Korea-based electronic giant LG is making most of the components that make the Chevy Bolt EV an electric vehicle, including the battery pack, electric motor, and power electronics, and the battery packs for the Volt. Therefore, its production capacity will determine GM’s total output for what is currently its only all-electric vehicle in production.
In what could be a good sign for the Bolt EV and the Volt, LG announced this week an expansion of its production facility in Holland, Michigan.
Last year, the plant had two of the three assembly lines operating 24 hours a day and a fourth line on the way. It had an annual production capacity of 650 MWh, which would allow for only a few thousand Bolt EV or a few ten of thousands Volt battery packs.
But the company said that it could rise to 3 GWh at full capacity and the fourth line alone could have already pushed the capacity passed 1 GWh.
We are not talking about the kind of output Tesla plans to have at the Gigafactory next year with 35 GWh of battery cells and 50 GWh of packs, but LG is nonetheless expanding.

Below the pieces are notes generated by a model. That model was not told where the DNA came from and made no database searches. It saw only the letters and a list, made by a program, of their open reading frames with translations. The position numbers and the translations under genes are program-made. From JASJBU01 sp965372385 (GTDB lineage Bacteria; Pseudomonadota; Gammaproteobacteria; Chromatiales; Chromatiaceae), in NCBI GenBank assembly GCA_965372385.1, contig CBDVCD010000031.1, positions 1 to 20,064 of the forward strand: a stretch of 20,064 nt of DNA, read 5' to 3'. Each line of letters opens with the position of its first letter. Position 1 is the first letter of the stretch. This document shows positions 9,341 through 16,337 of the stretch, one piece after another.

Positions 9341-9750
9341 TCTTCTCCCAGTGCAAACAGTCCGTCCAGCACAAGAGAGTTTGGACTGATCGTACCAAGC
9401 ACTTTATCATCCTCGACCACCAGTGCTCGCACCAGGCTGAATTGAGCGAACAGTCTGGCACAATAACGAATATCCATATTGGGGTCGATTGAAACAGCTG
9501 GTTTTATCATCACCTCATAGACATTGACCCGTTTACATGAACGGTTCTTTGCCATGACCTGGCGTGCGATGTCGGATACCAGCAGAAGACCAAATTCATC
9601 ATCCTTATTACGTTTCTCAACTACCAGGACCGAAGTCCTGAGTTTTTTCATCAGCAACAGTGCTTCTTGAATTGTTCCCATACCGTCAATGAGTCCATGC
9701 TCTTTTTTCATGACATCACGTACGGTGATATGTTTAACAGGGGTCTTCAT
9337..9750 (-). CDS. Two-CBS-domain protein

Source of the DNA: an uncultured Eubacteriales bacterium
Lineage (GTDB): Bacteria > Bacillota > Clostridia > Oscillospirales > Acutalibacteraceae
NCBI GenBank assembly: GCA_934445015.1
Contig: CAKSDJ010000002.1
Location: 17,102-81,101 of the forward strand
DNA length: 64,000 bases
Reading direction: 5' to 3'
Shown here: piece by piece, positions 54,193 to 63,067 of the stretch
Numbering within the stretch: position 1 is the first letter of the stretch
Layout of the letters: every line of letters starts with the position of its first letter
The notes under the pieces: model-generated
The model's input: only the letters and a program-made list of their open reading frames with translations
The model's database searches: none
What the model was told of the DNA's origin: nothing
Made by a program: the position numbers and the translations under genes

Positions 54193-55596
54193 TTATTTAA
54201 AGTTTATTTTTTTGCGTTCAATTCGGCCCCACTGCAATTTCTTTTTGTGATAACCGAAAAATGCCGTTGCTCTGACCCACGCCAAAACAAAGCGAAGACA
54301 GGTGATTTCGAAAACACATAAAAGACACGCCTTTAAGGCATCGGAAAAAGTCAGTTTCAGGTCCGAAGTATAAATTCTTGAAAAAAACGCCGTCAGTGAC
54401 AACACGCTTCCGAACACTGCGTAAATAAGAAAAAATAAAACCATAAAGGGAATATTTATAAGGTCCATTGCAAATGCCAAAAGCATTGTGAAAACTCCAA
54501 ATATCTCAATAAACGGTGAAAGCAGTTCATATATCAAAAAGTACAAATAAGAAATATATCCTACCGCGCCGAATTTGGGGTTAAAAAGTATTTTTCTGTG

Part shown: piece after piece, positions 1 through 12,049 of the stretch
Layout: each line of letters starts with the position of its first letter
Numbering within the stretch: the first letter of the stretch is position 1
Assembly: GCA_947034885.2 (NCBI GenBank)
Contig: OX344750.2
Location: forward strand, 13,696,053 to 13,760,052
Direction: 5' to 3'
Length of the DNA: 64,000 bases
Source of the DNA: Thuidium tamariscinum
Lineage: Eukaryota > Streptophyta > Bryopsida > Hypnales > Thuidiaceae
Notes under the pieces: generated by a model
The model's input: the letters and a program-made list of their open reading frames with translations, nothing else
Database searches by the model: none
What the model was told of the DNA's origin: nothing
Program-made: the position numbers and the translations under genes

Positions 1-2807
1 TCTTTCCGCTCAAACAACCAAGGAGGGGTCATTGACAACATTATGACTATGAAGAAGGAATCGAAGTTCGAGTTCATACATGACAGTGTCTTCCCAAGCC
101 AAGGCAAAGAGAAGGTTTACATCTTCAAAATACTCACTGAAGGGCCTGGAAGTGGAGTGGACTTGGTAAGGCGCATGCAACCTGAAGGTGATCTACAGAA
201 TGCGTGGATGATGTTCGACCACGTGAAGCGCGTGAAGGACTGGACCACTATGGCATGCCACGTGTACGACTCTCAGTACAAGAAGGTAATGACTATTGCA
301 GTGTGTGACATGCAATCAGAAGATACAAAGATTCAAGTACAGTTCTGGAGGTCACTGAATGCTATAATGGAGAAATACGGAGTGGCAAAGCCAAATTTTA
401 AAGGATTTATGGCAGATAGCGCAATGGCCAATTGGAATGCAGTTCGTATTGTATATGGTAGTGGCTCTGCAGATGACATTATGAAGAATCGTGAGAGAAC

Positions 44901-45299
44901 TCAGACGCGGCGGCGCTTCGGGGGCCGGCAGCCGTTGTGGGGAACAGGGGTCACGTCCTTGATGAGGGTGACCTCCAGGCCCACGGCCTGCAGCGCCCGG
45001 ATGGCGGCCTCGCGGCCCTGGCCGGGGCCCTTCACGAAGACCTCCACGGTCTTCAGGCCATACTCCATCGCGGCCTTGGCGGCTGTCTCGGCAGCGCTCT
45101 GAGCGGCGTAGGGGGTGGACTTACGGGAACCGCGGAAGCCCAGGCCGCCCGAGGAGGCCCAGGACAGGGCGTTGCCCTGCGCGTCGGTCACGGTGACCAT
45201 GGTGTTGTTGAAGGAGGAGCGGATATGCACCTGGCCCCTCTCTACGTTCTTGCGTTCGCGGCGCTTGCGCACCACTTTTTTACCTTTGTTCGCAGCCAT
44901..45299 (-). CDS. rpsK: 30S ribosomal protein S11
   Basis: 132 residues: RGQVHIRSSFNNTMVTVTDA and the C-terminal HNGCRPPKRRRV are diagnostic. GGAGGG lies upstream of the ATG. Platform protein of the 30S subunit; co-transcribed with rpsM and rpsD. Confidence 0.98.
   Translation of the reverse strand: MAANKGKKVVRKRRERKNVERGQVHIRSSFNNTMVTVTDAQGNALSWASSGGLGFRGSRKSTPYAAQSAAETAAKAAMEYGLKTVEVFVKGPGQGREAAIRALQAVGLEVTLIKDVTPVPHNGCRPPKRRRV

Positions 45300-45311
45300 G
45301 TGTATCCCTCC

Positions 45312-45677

LG Chem President Nick A. Kassanos announced new expansions at the Holland plant that will add over 150,000-square-foot of production space and 100 to 150 jobs, according to the Holland Sentinel.
The executive didn’t elaborate on how it would affect the total production output of the plant, but he did say that it was for pack assembly:
“This is for pack assembly specifically, which is where the lithium ion batteries goes into, so we are very proud to be able to expand and give back to the community because you have been here to support us,”
Last October, LG said that it was preparing to be able to supply enough batteries for GM to produce “over 30,000 Bolt EVs” this year.
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